Welcome to "The Gods Are Bored!" Do you clean your upholstery and your toilet with the same product? Of course not! Then why worship just one god? Don't be deity insecure. (see post below) Branch out to those specialized pantheons!
I'm inspired today by an editorial in the Philadelphia Inquirer. They don't archive their editorials, so here it is in a nutshell:
The author, a mid-life guy, laments his inability to run, jump, shoot, and score the way he used to. In a strictly sporting sense. He sees his arthritic knees as a harbinger of the end of all boyhood, truly as the bones-scraping-bones that will lurch him to Geezer City.
Poor fella! I mean that seriously. If your entire concept of boyhood revolves around your ability to compete in a sporting event, you're doing 110 on Mid-Life Crisis Boulevard.
EXHIBIT A: ANNE'S CHILDHOOD TREASURES
Aren't these dollies cute? They're called Liddle Kiddles. When I was a girl of seven or eight, these charmers came on the market at affordable prices. I had a bevvy of them and played with them until they became, well, played-with. Today collectors will shell out $500 or more for the poor unfortunate Kiddles who were never removed from their boxes and played with.
EXHIBIT B: FREEZY IN THE DAY
This Kiddle is Freezy. I have a Freezy of my own, but she sure doesn't look like this.
Last Christmas I decided to give my Freezy doll a Mid-Life Crisis. Heck, Freezy's almost as old as I am, which means she's at mid-life or maybe even a little past the peak.
The out-of-pocket cost of Freezy's crisis was about ten bucks. I bought a teeny tiny string of lights that really light up, tangled her hopelessly in them, drew circles under her eyes, and mis-matched her snow boots. I already had a little Christmas tree to lean her against. It helped that her hair was already standing on end from too many childhood experiments in doll grooming.
Originally, Liddle Kiddles always came in packages with little comic books telling of their adventures. So I wrote a new one for Freezy's changed life circumstances. It was aptly titled: Pity Poor Freezy.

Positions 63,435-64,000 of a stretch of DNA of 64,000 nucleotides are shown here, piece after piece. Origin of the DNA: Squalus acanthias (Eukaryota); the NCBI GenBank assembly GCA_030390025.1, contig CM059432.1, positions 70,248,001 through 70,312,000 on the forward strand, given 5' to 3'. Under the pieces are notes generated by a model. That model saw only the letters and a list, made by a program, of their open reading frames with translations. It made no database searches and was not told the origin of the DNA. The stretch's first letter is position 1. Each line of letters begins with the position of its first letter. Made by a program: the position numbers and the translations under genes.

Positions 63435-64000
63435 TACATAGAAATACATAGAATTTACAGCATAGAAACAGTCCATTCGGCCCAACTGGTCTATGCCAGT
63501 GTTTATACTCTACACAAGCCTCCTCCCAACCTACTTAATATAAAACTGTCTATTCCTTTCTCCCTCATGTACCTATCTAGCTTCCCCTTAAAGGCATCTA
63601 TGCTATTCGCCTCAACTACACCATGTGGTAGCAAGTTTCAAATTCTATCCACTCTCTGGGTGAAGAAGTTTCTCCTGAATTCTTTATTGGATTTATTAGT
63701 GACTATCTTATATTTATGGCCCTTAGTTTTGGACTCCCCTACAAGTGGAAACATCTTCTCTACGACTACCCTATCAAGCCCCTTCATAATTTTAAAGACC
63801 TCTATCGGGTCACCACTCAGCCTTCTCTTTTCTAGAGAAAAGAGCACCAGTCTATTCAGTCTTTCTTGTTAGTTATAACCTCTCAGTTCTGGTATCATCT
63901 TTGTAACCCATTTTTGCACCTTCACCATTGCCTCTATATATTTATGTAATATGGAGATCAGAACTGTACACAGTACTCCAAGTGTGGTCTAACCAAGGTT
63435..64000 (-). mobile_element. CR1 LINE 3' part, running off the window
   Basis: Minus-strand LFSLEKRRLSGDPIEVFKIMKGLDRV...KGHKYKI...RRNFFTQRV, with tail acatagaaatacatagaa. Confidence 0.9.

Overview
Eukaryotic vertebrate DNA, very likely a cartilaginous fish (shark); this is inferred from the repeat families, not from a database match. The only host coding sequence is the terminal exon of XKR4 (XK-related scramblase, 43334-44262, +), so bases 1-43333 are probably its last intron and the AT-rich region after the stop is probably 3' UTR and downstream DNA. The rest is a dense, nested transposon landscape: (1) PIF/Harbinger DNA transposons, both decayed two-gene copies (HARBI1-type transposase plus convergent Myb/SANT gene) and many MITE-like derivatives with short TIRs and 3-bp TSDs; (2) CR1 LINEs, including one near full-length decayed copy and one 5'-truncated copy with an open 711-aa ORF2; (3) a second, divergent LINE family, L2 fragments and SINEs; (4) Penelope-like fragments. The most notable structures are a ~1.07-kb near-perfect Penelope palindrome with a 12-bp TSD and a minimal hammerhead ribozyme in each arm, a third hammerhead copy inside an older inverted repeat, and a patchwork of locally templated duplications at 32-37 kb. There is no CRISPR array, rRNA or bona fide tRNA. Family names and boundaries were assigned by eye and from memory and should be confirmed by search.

Once a happy-go-lucky sledding cutie, Freezy had become a harried church lady, trying fruitlessly to untangle her outside Christmas lights while baking cookies for the Sunday School pageant and spearheading a fundraiser for her teenager's youth group trip to Sri Lanka. Freezy didn't have time to search for the mate to her boot, so she shoved her foot into her teenager's undersized footwear. And Mr. Freezy can't come to her aid because he's making a Finance Committee report at the church's Administrative Council meeting.
Freezy's standing knee-deep in the snow (I used cotton) recalling her brief experimentation with quaaludes in college. We leave her there in that predicament.
My daughters, The Heir and The Spare, helped me to create Mid-Life-Krisis Freezy. We made a special ceremony of illuminating her tangled rope of lights. Fully lit, with that hair standing on end, she looked like she was being electrocuted. I hope I'm not bragging when I say it was an evocative tableau.
So yes. I, Anne Johnson, still play with dolls at the age of ##. I am determined never to leave childhood behind, so thank goodness mine didn't revolve around some stinking soccer team.
Forever young in mind and heart I remain,
THE MERLIN OF BERKELEY SPRINGS